The Google Nexus 6, aka Nexus X, is heading for an official launch soon and one of its highlights that it will release running Android L, the new version of the mobile operating system. Being able to use a smartphone running pure vanilla Android is really appealing to many people, but some may prefer the Nexus 6 on Ubuntu rather than Android L.
There has been plenty of speculation over the last few months about the Nexus 6. So far even the name hasn’t been confirmed, and there have been recent rumors that it may be titled the Nexus X. One thing that’s a given though is that it will run the Android L update, which is currently with developers and also hasn’t had its final name confirmed.
Inforce Computing unveiled an Android-ready Pico-ITX “IFC6540″ SBC that extends Qualcomm’s quad-core 2.5GHz Snapdragon 805 SoC with wireless, GPS, and more.
Like the Qualcomm Snapdragon 600 (S4 Pro) based, Android-ready IFC6410 SBC that Inforce Computing announced last year, the new IPC6540 uses the 100 x 70mm Pico-ITX form factor. (This week Inforce added a Linaro/Ubuntu Linux build pre-loaded on the IFC6410, sold at a discounted rate of $75, down from $149.)
While the default dialer and contacts apps are good, they miss out on many important features like social media integration, T9 search, and gesture-based dialing. Thanks to the freedom that Android offers, you won't have to put up with the default apps for long.
That's why today, we have listed some of the best dialer and address book replacement applications out there for your Android smartphone.
For Apple, the launch of iPhone 6 and the iPhone 6 Plus is a big deal. Literally. The iPhones were starting to look tiny in front of flagship Android phones. But with the iPhone 6 and the iPhone 6 Plus, which have bigger screens, Apple is back in the game.
On the software side, with the iOS 8, which is the latest version of the software that powers iPhones and iPads, Apple has tried to close the feature gap with Android.
The Relay runs a version of Android on an unstated processor, and duplicates the Wink Android app on its 4.3-inch multi-touch display. Wink lists only WiFi, Bluetooth, and ZigBee as supported protocols, with no mention of Z-Wave or other wireless radios. However, Wink suggests the Relay replaces all features of the Hub, stating that “Relay will automatically connect with all Wink App Ready products, from light bulbs to garage door openers, as well as Wink App Compatible products that use the Wink Hub to connect.” The company also says that Relay supports 100 products from 15 trusted brands that already work with Wink.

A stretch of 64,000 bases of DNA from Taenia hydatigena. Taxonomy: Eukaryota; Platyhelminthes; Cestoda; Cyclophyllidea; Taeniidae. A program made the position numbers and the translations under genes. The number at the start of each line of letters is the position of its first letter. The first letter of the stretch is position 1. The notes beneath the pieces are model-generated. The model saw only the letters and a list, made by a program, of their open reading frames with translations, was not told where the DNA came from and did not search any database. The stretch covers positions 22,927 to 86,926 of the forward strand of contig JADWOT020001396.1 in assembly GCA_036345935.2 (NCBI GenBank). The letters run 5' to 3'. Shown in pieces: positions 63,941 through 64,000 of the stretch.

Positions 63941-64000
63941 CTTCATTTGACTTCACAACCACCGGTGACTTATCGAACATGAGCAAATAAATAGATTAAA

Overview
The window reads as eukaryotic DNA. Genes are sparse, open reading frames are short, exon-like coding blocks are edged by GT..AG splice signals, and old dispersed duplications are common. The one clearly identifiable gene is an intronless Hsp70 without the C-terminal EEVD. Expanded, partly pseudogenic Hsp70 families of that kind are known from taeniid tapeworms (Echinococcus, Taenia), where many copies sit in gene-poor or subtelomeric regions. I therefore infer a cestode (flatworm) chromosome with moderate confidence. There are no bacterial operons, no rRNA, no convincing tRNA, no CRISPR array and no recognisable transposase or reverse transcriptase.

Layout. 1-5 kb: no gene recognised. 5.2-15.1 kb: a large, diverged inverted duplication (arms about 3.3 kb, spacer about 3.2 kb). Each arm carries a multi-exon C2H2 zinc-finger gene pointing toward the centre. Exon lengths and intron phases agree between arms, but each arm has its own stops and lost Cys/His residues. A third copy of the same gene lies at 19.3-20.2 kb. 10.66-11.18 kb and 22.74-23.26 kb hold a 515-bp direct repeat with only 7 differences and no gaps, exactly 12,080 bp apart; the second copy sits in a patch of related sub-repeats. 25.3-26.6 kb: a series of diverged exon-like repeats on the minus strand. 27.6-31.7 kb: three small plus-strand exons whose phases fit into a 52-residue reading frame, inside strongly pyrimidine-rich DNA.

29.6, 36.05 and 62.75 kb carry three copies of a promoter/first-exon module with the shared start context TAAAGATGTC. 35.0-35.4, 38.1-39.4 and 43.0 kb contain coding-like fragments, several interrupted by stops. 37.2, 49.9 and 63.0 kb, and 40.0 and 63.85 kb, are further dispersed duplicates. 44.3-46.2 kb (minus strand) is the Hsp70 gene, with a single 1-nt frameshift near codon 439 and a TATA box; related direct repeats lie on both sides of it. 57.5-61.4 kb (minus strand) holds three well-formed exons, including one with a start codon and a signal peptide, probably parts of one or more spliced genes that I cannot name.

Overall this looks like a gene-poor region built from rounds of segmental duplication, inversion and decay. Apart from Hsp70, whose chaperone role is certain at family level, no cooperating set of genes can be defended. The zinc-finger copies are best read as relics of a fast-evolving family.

One of the tools we've leaned on heavily in some of our lab testing of software privacy and security is Kali Linux. The Debian-based operating system comes packaged with a collection of penetration testing and network monitoring tools curated and developed by the security training company Offensive Security. Today, the Kali developer team and Offensive Security released a new Kali project that runs on a Google Nexus device. Called NetHunter, the distribution provides much of the power of Kali with the addition of a browser-driven set of tools that can be used to launch attacks on wireless networks or on unattended computers via a USB connection.
I’ve always been a big fan of Picasso, the Android image loading library by the Square folks. It provides some powerful features with a rather simple API.
Recently, I started working on a set of new features for Picasso that will make it even more awesome: request handlers, request management, and request priorities. These features have all been merged to the main repo now. Let me give you a quick overview of what they enable you to do.
Apple might not have the most mobile market share or sell the most units, but it can get more attention than any other mobile device maker. Year after year, it's able to build anticipation for its latest products to a fever pitch. That has become abundantly apparent in the wake of the iPhone 6 launch. While there are still countless devices available that might in one way or another top the iPhone 6 in terms of features or price, it's Apple's product that generates the most hype. But now that the iPhone 6 is shipping, consumers who aren't already totally committed to Apple's products will go back to calmly considering in the clear light of day which product offers the best deal—the iPhone or one of the many handsets that run Android. This eWEEK slide show looks at 10 Android smartphones ranging from lower-cost units to the top-of-the-line flagship models that might prove to be suitable alternatives to the iPhone. From the Samsung Galaxy S5 to the Amazon Fire Phone, there are Android handsets that can suit any mobile phone buyer's needs.
MediaTek announced a Mediatek Labs hacker site, plus a MediaTek SDK for Android and a “LinkIt” RTOS that runs on an ARM-based, IoT-oriented “Aster” SoC.
For years, Taiwan-based MediaTek has offered ARM-based system-on-chips for Android, starting with the budget market, but more recently offering powerful SoCs such as the MediaTek MT6595, an octa-core SoC with four 2.5GHz Cortex-A17 cores. Now, the company is extending its development support by launching a MediaTek Labs portal division based in Silicon Valley. The first offerings include a preview release of MediaTek SDK for Android, which provides a set of extensions that build on Google’s Android SDK.